“Our capacity to know is dependent on our capacity to have a home”
In her excellent and hard-hitting article on Epistemic Homelessness, Kinouani explores the dichotomies between being present in a specific place and how alienating it can be to constantly being aware of not belonging to it, specifically as people of colour and various minorities navigate particular societal systems that are not accommodating of their experiences and identities.
Historically, certain Western capitals have become homes for the queer diaspora. New York and its vibrant subcultures of the 80s brought queerness to the mainstream, whilst London and Berlin continue to host queer-led spaces actively positioning themselves on the front line of resistance against hetero-patriarchal normativity and racist gentrification.
You cannot begin to compare the experiences of, for example, the current 3,500 queer Syrian refugees currently residing in Berlin, to the travels of white migrants to London after the EU opened its doors. To do so would be a disservice and indeed an insult to less privileged communities and the study of contemporary colonial discourse. But we can certainly draw parallels or contrasts between processes of adaptation of those migrating to a seemingly queer-friendlier place. Processes of adaptation can be incredibly hard. There are systems in place that prevent you from simply walking into a country without a legal paper. And even before that legal paper is in your hands, you go through bureaucratic and nationalistic processes that constantly remind you that you are other. You are there temporarily or, if you are lucky, as a favour.
Beyond the physical border, you find other, less discussed or acknowledged (or platformed) types of barriers: that of the social and the personal borders. The social border goes hand in hand with the physical border: the ‘legal’ citizens of a certain demographic who believe that you are not a full member of their community, for you were born elsewhere outside of the land they perceive as ‘theirs’. Nationality has deep ramifications on your psyche, nonetheless the exacerbation, branding and commercialisation of a feeling of belonging to a place, and therefore a community. Nationality in a Western civilisation also comes hand in hand with racism: all those who appear to not be white are automatically deemed lesser, second-rate citizens.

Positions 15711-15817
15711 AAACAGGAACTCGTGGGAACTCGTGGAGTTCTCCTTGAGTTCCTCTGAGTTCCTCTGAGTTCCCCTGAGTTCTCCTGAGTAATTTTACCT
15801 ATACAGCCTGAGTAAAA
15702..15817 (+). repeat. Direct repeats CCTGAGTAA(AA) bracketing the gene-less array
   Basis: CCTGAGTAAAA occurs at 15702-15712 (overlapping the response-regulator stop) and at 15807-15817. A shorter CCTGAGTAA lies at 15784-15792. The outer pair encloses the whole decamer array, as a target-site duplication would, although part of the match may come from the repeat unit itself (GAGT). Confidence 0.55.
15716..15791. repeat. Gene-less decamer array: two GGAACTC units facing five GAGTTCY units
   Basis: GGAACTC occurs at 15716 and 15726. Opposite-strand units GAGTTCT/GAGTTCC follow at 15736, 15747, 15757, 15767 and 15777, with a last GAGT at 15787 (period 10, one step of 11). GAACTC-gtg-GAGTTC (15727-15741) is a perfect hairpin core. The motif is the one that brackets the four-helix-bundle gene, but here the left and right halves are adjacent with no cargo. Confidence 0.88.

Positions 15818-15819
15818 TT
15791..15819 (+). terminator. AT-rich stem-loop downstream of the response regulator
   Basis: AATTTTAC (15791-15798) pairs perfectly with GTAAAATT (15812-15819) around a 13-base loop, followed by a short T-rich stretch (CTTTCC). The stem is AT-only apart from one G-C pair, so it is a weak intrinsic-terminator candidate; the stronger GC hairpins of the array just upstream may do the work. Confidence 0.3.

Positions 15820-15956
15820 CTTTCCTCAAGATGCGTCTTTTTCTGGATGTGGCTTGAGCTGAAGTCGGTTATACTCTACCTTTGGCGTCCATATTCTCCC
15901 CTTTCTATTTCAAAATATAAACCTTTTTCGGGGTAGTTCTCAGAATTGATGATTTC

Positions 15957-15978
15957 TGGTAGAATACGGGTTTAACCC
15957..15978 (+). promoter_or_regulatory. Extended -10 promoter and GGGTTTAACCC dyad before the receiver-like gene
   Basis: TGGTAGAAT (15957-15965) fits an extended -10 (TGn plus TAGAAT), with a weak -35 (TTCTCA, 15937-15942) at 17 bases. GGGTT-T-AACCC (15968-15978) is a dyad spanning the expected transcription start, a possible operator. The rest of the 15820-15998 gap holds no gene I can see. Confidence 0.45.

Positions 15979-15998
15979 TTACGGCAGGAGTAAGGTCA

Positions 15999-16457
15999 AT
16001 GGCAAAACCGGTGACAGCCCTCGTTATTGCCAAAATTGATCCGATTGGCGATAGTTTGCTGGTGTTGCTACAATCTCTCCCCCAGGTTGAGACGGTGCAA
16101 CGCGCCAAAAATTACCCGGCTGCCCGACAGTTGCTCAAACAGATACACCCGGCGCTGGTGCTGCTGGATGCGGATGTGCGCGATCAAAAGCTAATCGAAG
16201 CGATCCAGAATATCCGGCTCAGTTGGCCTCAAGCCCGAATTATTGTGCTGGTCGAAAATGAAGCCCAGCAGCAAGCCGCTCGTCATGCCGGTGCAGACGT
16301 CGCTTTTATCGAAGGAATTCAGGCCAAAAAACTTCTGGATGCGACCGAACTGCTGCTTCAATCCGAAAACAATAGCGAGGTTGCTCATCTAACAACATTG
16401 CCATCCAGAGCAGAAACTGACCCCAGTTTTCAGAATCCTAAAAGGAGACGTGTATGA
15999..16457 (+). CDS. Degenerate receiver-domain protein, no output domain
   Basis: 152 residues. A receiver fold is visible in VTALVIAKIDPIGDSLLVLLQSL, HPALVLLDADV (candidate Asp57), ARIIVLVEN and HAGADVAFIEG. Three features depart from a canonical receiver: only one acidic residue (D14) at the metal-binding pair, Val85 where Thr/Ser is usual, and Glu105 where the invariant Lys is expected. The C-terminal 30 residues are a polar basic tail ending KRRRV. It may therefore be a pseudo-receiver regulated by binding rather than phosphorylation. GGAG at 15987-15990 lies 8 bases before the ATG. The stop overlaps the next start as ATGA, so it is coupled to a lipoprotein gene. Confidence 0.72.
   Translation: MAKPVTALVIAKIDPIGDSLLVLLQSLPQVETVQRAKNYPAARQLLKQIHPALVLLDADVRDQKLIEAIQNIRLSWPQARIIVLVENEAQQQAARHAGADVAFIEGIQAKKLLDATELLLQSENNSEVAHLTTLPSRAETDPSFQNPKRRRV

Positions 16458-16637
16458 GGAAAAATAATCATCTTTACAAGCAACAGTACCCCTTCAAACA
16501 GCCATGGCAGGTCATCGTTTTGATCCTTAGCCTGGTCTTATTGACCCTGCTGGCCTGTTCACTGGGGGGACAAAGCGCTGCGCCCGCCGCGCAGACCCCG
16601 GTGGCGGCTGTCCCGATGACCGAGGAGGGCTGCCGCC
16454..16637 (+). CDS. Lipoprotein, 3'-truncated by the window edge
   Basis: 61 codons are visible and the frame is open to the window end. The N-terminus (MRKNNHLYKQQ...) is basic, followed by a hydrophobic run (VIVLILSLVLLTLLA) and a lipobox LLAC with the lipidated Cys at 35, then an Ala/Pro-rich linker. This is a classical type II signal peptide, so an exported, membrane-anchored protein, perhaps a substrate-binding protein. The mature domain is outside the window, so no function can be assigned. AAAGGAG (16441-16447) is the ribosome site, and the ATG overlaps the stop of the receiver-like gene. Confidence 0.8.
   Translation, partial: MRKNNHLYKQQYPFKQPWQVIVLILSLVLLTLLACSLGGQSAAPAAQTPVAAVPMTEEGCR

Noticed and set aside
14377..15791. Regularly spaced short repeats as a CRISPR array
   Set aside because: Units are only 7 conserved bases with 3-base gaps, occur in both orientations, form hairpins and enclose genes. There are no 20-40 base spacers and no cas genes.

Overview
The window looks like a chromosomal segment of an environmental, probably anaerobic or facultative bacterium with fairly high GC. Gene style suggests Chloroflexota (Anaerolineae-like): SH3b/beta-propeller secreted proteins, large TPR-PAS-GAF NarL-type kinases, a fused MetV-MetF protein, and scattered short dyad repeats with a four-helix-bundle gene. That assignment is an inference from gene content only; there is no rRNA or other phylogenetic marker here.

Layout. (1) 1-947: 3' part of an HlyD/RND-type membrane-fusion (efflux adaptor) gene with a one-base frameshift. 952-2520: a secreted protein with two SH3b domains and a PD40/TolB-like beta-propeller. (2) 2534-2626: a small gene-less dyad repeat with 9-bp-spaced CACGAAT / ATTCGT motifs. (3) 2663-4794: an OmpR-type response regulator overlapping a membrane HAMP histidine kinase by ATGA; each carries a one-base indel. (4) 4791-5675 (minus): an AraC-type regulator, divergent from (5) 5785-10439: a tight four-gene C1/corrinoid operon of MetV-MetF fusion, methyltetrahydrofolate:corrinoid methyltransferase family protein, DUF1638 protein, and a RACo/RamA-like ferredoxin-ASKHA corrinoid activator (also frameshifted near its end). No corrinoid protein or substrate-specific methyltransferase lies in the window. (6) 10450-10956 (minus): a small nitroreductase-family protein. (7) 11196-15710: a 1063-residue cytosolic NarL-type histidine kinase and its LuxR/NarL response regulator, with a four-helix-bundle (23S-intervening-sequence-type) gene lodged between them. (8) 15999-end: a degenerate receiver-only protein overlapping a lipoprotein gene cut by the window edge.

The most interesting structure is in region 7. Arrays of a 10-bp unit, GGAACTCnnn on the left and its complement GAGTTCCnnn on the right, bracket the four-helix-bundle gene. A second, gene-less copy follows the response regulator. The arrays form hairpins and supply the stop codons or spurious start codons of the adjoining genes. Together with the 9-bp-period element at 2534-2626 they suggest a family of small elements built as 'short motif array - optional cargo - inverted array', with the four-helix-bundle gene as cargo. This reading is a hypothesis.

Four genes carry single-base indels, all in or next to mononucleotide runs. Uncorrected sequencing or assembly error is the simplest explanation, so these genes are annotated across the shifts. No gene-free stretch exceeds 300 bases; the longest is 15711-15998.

And then, the personal borders: that of disassociating with a particular community or identity that you do not feel you belong to; that of inherited walls we build to protect ourselves from harmful influences, or to better – more safely – navigate social encounters or systemic violence.
Queer history goes beyond physical borders and systemic oppression – it lives within us. The emotional and historical inheritance from our queer ancestors can at the same time be oppressive, crippling and empowering. We build on the past victories and defeats of our queer ancestors, who paved the way and suffered consequences for their fights and liberations.
“Whether we recognise it or not, our bodies bring the closet with us into adulthood”. Michael Hobbs
Take, for instance, the disproportionally high levels of loneliness found in men who identify as gay. The gay community has had some success in gaining civil rights in contemporary civilisation, particularly the right to adoption and marriage in certain countries. This, however, has come with a particular type of compromise that is never really balanced: the very notion of ‘marriage’ and its monogamy-standard branding are hetero-normative concepts at their roots which have continuously been used to discriminate against queers.
Queer identity is often a political and radical identity, a form of resistance against what is contemporarily considered the standard – white, male, binary understandings of identity. It is one constantly changing itself and which continuously fights against a specific and final connotation. Home thus, for most minorities, becomes a much broader idea.
It is in the midst of all these concepts and lived experiences, in these continuous journeys, that a whole host of questions come to light:
- How friendly are cities to queers, really, beyond small pockets/bubbles of queer-friendly spaces?
- What is the influence the process of adaptation has in the shaping of your understanding of belonging?
- How much is the identity of the queer diaspora being co-opted by straight-normative liberal culture?
- What are the intersections between queerphobia, racism and xenophobia?
- What impact does our queerness have in one’s relationship with ourselves and others?
- How do we read queerness from different cultural perspectives?
This new queeringborders series proposes to investigate some of these concepts through the prism of performance, art and curatorial concepts. Over the next few months, I will be speaking with artists who identify as both queer and as migrants, and reflect on some of these themes and facts. I am not necessarily interested in how their new show might explore, for instance, the notion of borders. Instead, I would like to focus on how their own personal journeys, what influence that has on their work and making processes, how they navigate different cultural contexts and how their work might be perceived differently depending on where they are presenting it.
And ultimately, I hope this series will be a celebration of queer and migrant identities and experiences, of all kinds and from all backgrounds and art forms. Some conversations will be centered on racial discourse, others will explore emotional capacity, others representation. Because visibility and sensitivity to the experiences of others is important, it is how we build the future. And as the anarchist Greek saying goes:
“We are smashing up the present because we come from the future”